She and her colleagues are now investigating whether Listeria can be changed into harmless bacteria by removing the RNA molecules.

Tall People Won’t Have to Endure Reclining Airline Seats in the Future



By 2100, New York was enduring an excruciating 70 days a year above 100 degrees (as predicted), so we abandoned it. The other coastal hells, too. Rising sea levels coupled with the inherent seismic instability of living near the boundaries of tectonic plates drove our people inland, leaving the coastlines and engineered seawalls an unpredictable frontier upon which the brave make a living and the destitute subsist, far away from the safety of the megacities. I’ve heard rumors that some six-footers live out there, gulping down great quantities of diseased fish to support the nutritional demands of growing to such an incredible height. They wouldn’t last long in the close confines that house so much of the world’s population.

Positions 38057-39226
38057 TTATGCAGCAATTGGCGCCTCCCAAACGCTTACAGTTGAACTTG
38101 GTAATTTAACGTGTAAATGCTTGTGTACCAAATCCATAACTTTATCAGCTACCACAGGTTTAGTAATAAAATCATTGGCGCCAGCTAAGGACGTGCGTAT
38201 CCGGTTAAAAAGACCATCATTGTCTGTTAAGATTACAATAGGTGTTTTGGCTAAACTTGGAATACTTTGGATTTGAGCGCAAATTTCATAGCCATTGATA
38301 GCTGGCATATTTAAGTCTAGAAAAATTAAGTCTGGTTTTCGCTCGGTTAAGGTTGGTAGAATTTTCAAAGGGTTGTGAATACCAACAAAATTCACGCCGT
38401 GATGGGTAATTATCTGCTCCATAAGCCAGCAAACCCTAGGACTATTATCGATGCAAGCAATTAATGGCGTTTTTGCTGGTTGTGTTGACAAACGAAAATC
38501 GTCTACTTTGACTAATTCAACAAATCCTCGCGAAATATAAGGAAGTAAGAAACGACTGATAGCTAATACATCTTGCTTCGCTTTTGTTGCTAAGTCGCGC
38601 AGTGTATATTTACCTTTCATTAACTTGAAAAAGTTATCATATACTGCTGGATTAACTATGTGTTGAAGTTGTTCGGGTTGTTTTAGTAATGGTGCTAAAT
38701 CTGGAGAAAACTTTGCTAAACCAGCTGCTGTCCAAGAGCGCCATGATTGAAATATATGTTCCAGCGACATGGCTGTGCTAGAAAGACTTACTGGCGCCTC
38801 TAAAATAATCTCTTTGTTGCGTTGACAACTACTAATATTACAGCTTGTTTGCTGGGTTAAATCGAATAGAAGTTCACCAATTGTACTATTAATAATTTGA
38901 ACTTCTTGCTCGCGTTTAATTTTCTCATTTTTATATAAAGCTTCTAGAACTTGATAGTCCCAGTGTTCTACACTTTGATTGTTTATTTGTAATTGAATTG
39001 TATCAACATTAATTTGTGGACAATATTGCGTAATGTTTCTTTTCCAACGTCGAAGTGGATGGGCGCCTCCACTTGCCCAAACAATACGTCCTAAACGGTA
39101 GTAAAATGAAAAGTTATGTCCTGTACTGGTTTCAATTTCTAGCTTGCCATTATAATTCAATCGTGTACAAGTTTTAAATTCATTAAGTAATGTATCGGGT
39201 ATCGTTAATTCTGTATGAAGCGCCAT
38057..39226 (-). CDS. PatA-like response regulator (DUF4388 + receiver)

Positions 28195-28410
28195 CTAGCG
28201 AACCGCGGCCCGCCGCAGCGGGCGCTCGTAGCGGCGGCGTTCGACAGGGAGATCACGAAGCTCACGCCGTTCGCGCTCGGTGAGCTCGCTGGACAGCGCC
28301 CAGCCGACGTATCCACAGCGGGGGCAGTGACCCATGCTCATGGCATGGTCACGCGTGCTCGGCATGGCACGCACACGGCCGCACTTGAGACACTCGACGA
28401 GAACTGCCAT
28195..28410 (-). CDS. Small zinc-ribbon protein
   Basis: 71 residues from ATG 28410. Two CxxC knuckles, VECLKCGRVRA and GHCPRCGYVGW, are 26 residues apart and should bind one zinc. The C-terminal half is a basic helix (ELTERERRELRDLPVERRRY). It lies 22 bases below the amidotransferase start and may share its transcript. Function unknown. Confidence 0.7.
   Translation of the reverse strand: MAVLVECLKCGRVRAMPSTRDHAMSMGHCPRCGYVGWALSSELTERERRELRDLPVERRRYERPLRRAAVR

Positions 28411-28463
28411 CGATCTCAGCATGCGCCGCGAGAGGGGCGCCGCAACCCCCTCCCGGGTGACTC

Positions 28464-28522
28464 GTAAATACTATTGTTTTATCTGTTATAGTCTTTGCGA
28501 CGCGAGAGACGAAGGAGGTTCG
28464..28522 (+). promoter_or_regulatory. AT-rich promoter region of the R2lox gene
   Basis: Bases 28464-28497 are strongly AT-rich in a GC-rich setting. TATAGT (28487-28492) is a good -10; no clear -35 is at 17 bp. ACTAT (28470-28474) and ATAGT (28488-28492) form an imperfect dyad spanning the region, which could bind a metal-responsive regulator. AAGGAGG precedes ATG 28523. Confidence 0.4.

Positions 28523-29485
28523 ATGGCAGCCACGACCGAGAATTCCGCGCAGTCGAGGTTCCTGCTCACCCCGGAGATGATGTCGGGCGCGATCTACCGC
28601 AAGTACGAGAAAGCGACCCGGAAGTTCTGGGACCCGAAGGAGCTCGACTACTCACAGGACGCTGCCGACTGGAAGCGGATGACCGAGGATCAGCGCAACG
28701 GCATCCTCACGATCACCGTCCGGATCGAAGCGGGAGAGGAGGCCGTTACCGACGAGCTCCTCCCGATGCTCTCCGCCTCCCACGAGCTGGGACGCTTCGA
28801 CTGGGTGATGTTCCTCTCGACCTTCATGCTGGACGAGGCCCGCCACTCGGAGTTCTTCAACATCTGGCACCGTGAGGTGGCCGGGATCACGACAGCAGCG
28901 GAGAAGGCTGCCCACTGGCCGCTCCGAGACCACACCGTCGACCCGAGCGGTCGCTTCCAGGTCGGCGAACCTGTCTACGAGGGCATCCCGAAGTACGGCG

Joe Brown

Joe Brown is WIRED’s Deputy Editor. He wrote this this morning.

Most of us moved late in the twenty-first century, after the famines and population growth made rural or even suburban life untenable, a trend sociologists began to observe late in the Twentieth. The scrubbers keep our air safe from the antibiotic-resistant bacteria and the massive fans stir up a cool breeze; you barely notice the combination of the outside temperature and the radiant heat of millions of densely packed bodies. You can choose air conditioning for half of the day—I can’t sleep without it at night—but there’s not enough juice for a full 24. Our towers, topped with solar cells and stacked stories of ultracapacitors, soar far above the clouds. It’s so much cooler up here.